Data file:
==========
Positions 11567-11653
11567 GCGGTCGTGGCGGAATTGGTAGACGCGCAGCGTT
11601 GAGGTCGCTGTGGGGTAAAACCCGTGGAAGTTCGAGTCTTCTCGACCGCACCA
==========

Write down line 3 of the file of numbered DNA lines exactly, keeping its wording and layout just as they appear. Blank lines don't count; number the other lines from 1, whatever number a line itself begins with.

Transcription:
11601 GAGGTCGCTGTGGGGTAAAACCCGTGGAAGTTCGAGTCTTCTCGACCGCACCA